The economy of the Suri is based on livestock herding and agriculture. They keep cattle and goats, the main source of wealth. Crops planted are sorghum, maize, cassava, cabbage, beans, yams, spice plants and some tobacco. During the dry season, the Suri also collect honey. The Suri pan gold in nearby streams which they sell for cash to highland traders. Suri women also used to make earthenware pots and sell them to neighbours, like the Dizi, as also sold produce of game hunting, but these activities have sharply declined in the past decades. They now also produce local beer (gèso) for sale. The average married male in the Suri tribe owns somewhere between 30 and 40 cows. These cows are not killed unless needed for ceremonial purposes. Every young male has a "favourite cattle" name (next to others). Cows are very important to the Suri - economically, socially, symbolically - and at times they risk death to protect their herd. Suri men are also judged by how much cattle they own. Men are not able to marry until they have a sufficient number to start paying the bride-wealth to the bride's family. Cows are given to his prospective wife’s family during and after the initial wedding ceremony. To praise their cattle or mourn their deaths, the Suri sing songs for them.


Surma woman with lip plug
Surma man with body art

Piercing lips and lobes and inserting lip plates are a strong part of the Suri culture. At puberty most young women have their lower teeth removed in order to get their lower lip pierced. Once the lip is pierced, it is then stretched and lip plates of increasing size are then placed in the hole of the piercing. Having a lip plate is a sign of female beauty and appropriateness; a common thought is that the bigger the plate, the more cattle the woman is "worth" for her bride price, though this is denied by some.[who?][14]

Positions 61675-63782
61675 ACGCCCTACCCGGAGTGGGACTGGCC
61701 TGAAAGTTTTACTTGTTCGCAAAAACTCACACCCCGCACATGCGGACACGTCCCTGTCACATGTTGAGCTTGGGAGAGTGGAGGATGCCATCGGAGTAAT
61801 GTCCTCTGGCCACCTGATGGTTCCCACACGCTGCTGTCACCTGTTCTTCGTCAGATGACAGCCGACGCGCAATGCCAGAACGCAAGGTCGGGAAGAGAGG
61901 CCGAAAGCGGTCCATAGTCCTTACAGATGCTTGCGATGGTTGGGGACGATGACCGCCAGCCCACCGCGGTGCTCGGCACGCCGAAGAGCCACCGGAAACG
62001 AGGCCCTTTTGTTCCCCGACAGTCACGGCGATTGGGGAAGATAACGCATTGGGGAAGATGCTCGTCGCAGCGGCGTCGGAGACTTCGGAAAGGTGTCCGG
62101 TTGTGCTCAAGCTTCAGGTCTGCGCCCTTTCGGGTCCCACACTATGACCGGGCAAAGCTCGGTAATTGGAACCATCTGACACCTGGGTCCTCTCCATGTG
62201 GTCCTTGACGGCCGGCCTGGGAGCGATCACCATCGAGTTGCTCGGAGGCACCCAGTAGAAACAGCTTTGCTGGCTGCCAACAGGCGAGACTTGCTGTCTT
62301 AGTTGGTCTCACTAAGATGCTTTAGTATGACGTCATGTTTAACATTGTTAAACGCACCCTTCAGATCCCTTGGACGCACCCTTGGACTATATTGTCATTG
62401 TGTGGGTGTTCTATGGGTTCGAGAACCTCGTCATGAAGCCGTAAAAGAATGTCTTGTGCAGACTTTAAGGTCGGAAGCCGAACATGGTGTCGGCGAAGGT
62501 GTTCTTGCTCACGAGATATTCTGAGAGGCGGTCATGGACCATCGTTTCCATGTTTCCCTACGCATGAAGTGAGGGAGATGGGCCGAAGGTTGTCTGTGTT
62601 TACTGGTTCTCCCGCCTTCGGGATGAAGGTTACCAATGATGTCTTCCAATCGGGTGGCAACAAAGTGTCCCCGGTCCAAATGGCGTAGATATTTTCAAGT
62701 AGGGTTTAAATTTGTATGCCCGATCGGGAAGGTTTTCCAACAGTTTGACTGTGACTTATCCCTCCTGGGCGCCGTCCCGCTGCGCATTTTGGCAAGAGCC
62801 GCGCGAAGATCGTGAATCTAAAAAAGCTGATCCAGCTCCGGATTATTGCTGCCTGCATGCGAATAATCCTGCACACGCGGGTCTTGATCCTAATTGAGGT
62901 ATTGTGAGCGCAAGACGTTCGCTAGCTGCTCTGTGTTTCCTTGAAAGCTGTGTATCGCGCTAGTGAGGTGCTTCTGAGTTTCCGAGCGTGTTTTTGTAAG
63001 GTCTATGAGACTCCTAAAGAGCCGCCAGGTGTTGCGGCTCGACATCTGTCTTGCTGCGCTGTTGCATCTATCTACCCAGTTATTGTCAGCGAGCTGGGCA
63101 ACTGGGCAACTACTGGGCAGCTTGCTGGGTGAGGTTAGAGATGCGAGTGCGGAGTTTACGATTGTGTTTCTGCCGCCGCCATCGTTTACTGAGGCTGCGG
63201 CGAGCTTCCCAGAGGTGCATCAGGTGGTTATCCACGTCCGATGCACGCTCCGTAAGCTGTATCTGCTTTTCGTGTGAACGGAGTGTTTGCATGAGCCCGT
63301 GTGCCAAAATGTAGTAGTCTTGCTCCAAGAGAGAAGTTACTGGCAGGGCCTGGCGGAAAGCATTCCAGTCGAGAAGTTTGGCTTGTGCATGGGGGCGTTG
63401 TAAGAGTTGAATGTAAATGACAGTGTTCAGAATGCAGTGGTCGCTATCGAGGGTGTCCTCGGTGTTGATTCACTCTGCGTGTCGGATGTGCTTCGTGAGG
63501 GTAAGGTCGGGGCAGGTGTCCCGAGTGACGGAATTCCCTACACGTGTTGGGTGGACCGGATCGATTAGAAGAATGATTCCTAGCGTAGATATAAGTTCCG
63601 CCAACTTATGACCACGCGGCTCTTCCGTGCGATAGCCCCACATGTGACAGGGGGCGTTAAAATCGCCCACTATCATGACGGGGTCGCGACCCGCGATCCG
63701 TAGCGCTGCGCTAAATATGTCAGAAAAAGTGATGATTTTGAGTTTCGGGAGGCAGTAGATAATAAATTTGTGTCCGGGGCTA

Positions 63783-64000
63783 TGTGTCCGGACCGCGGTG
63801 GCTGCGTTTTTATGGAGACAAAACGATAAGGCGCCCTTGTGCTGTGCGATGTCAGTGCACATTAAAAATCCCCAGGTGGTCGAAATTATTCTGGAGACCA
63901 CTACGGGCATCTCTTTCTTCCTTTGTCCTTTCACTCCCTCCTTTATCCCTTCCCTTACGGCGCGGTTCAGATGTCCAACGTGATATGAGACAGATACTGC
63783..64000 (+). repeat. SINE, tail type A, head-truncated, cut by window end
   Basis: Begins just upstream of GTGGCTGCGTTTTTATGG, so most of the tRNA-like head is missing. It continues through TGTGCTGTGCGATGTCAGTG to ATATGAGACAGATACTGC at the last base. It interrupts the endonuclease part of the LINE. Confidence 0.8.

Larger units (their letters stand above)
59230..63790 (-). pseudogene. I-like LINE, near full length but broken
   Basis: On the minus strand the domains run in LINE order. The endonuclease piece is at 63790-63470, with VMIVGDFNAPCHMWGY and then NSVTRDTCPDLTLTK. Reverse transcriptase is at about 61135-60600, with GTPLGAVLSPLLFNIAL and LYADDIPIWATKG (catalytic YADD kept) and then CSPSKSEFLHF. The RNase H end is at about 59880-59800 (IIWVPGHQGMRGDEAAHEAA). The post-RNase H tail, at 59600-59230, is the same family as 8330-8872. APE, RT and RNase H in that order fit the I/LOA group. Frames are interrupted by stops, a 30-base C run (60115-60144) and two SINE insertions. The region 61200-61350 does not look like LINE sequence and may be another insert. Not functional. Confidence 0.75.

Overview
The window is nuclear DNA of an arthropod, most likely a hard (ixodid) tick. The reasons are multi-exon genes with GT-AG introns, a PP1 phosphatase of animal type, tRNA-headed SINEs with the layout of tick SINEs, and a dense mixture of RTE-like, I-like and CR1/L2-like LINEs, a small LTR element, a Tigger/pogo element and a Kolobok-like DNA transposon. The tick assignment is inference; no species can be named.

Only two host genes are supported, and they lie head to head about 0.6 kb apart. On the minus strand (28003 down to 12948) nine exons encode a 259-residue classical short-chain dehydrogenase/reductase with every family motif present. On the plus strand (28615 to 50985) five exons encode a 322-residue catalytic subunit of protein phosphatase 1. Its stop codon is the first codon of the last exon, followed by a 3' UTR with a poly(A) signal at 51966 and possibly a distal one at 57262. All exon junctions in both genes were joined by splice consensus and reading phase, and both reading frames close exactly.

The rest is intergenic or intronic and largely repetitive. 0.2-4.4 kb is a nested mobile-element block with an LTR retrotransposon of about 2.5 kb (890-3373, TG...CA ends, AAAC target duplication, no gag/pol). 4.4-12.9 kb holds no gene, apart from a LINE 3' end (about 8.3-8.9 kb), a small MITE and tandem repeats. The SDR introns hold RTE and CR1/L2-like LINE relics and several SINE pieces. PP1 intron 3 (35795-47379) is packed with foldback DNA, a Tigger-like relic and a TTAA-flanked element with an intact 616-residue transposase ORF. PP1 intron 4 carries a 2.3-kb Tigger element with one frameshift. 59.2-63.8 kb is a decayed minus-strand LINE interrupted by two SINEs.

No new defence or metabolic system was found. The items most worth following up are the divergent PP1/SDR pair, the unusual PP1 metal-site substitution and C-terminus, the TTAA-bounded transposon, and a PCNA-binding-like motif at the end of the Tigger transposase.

Surma person with arm scarification

The Suri pride themselves on their scars and how many they carry. Women perform decorative scarification by slicing their skin with a razor blade after lifting it with a thorn. After the skin is sliced the piece of skin left over is left to eventually scar. On the other hand, the men used to traditionally scar their bodies after they killed someone from an enemy group. Together with stick-duelling (see below), such a custom, which is quite painful, is said by some observers to be a way of getting the younger Suri used to seeing blood and feeling pain.

Stick fighting[edit]

A sport and ritual the Suri take very seriously is ceremonial duelling with sticks. In most cases, this is engaged in by young men to get respect from their families and community. The fights usually take place between two villages during harvest time, draw large audiences, and start with 20 to 30 representatives of each side, all of whom get a chance to duel against someone from the other side. During these fights there are referees present to make sure the rules are being followed. It is not uncommon for stick fights to end within the first couple of hits, but at the same time deaths are not unheard of, especially from hits to the stomach. Shooting incidents have occasionally erupted between men who have other disputes in real life. Ethiopean law forbids stick fighting, but the tradition lives on.[15]

Ways of life[edit]

Each household in the Suri village is managed by a married woman. The women prepare the food, take care of the children, and cultivate their own fields and gardens, and are allowed to use their profits however they wish. There are also age grades. Young men (Tegay) are the "warrior grade", not yet fully responsible adults. They are mainly responsible for herding and defending the cattle. Junior elders (Rora) are the dominant decision-making age-grade and entrance is gained in an initiation ritual that is held every 20 to 30 years. During this initiation the young men to be "promoted" are tried and tested by elders, and are sometimes whipped until they bleed. Decisions in the Suri community are made by men in an assembly. Women are not allowed to voice their opinions during these debates but are allowed to do so before or after the debates take place. These debates are closed and summed up by the community’s ritual chief (the komoru).